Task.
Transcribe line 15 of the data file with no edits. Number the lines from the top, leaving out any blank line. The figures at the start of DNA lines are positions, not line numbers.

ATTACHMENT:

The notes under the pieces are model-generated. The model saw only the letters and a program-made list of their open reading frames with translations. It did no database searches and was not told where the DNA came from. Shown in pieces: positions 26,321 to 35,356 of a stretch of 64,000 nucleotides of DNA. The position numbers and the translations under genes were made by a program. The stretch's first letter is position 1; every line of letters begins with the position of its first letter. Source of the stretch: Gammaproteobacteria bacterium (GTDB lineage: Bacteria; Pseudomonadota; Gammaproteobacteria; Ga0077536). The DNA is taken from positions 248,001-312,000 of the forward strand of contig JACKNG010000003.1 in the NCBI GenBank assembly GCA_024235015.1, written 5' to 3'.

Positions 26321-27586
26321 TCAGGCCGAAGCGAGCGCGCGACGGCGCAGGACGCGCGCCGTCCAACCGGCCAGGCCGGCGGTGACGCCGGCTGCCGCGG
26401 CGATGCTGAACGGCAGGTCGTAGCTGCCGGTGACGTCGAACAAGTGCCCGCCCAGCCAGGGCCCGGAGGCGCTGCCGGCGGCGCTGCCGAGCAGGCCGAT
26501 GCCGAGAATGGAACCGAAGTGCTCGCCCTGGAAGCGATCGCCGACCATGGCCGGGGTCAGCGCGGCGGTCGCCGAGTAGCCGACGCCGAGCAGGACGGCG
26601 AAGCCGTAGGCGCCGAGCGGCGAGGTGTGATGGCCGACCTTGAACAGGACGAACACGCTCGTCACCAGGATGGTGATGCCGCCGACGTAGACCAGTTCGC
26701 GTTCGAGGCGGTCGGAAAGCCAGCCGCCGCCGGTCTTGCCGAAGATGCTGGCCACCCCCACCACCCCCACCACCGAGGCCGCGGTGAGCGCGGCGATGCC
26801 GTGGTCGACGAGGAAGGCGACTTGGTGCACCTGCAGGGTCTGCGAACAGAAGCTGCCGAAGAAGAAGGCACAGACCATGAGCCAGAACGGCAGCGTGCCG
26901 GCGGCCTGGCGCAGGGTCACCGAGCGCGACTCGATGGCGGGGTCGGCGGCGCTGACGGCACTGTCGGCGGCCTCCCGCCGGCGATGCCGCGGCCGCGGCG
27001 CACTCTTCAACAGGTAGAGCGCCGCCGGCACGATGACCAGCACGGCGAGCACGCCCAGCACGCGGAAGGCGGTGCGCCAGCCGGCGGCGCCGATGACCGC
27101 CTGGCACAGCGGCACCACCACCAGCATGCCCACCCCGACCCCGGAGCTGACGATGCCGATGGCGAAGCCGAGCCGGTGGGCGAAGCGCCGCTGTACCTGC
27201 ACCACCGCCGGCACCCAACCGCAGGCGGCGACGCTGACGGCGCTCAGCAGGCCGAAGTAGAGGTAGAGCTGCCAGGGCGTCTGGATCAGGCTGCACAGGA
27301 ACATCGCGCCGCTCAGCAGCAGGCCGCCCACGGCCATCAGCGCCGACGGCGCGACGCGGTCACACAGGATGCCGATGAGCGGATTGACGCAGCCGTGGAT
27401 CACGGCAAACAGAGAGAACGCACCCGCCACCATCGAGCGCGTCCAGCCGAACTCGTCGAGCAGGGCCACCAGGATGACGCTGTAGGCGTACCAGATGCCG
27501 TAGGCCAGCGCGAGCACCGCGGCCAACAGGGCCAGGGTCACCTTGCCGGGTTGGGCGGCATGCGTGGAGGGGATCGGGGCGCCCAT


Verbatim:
27501 TAGGCCAGCGCGAGCACCGCGGCCAACAGGGCCAGGGTCACCTTGCCGGGTTGGGCGGCATGCGTGGAGGGGATCGGGGCGCCCAT